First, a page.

The payout of the rewards, although seemingly straight forward, presented us with a problem. The intuitive way was to pay the reward in $SNK. The same $SNK that were used for Minting or resurrecting and that were allocated for PPK Rewards. However, this meant that if a Snooker Killed a snook that was Minted when the value of $SNK was lower than it is at the time that he claimed the reward, he would get more $SNK which would be worth more. An example would illustrate:
- Say that a snook was Killed. Let’s say that at the time of its Minting, 1 $SNK was worth $1USD.
- That means that its PPK allocation and reward should be 0.12 $SNK (which at the time of Minting were worth $ 0.15USD).
- Now imagine a scenario in which at the time the Snooker who Killed that snook claims the PPK Reward 1 $SNK is worth $10USD. Those 0.15 $SNK would then be worth $1.5USD.
Although this may be confusing to some, this is not necessarily a problem. The value of $SNK could go up or down and being paid in $SNK, based on the amount of SNK that were allocated at the time of the Minting, would reflect those changes.
Nevertheless, this approach is less practical for two reasons. The first is that it brings up complicated implementation issues. We would need to track every Mint and be able to match the exact amount of SNK allocated for that Mint as the claimable reward. It would make the Treasury very complex, and we try to avoid complexity, especially in reward systems. It would be a lot simpler to mix all the PPK allocations in one pot. The second problem is, as we briefly mentioned and exemplified above, that the payout could be quite widely spread, depending on the $SNK to USD exchange rate. We suspect it would be confusing to explain, especially to new Snookers, why one Kill yielded a reward worth 5 cents while another yielded a reward worth 5 dollars.
We could theoretically pay the PPK Rewards in USDC, but that would expose the Treasury to a potential deficit and that’s not happening (we’re not a hedge fund, we just wanna play).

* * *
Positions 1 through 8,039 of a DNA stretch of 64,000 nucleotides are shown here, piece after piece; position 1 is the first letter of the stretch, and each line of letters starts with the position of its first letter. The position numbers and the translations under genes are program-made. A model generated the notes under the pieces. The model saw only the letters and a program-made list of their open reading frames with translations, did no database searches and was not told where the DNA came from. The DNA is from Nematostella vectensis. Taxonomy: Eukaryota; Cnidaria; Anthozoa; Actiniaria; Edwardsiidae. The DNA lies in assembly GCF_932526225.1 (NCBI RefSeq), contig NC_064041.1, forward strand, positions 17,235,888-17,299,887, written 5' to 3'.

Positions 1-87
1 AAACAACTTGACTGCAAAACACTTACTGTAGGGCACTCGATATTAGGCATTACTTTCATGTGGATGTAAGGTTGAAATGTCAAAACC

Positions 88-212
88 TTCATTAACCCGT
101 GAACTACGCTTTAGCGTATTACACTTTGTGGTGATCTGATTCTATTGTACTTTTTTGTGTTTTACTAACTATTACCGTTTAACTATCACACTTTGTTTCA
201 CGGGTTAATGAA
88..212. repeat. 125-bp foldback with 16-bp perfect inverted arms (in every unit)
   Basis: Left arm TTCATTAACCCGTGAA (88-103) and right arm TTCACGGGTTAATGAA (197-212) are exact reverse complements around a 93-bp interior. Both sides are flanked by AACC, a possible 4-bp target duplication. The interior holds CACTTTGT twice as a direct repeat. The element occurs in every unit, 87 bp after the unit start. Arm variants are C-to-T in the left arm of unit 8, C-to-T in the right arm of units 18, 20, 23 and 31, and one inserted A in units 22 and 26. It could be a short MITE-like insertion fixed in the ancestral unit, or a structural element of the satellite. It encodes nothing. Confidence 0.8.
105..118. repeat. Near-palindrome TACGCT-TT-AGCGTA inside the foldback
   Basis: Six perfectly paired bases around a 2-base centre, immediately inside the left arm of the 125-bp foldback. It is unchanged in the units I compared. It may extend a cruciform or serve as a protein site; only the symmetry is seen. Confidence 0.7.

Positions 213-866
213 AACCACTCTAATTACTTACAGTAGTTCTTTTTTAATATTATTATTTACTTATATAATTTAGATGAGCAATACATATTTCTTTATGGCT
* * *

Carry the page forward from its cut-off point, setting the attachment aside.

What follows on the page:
We came up with a solution that is simple to implement, does not incur potentially high gas costs when interacting with the Mint contract, and ensures the Treasury doesn't run a deficit:
- All the PPK allocations in the Treasury – mixed.
- A local average is calculated every time there’s a PPK Reward claim
Here’s how the local average calculation is done:
- 1.The PPK contract keeps track of two numbers:
- The number of Mints with a snook Population Counter (sPC)
- The total amount allocated for PPK rewards with a Pot Counter (PC)
- 2.Every time a snook is Minted, or resurrected the PPK contract adds 1 to the sPC and adds the $SNK amount allocated to the PC
- 3.When a snooker makes a claim, after it is verified as valid, the contract:
- Calculates the PPK Reward per snook Killed, by dividing the amount kept in the PC by the snook population kept in the sPC (that’s the local average).
- It then multiplies that amount by the number of snooks the snooker is claiming for.
- It then subtracts the number of snooks the Snooker is claiming for, from the sPC.
- And finally, it subtracts the paid amount from the PC...
That way the PPK rewards’ Pot has an amount that is always proportional to the (Killable) snook population size captured in the sPC. We also address two other cases:
- 1.Dying at the wallIn this case the sPC will subtract 1 because a snook is out of circulation. The PC will remain unchanged. Effectively it means that dying without a Killer will slightly increase the rewards for whomever claims (posthumously).
- 2.ResurrectionIt’s a rebirth and there’s a Killable snook back in circulation, which is why that snook will be recounted in the sPC. Also, there’s an allocation from the Resurrection fees toward the PPK Rewards and so that amount will be added to the PC.
Below is an example using random simulated data:
The graph on the left is based on synthetic data (various Rand functions) and simulated analysis. It was not designed to replicate real value., only to show the relationship between the Killable snook population and the average PPK Reward.
The horizontal (X) axis is in days. The right vertical (Y) axis is in currency, and the left vertical (Y) axis is an integer counter. The yellow line (orange data points) shows the growth in the Killable snook population according to the sPC over time. The purple line (dark purple data points) shows the fairly stable PPK Reward allocation per snook Killed.
Below is the synthetic data and simulated analysis we used: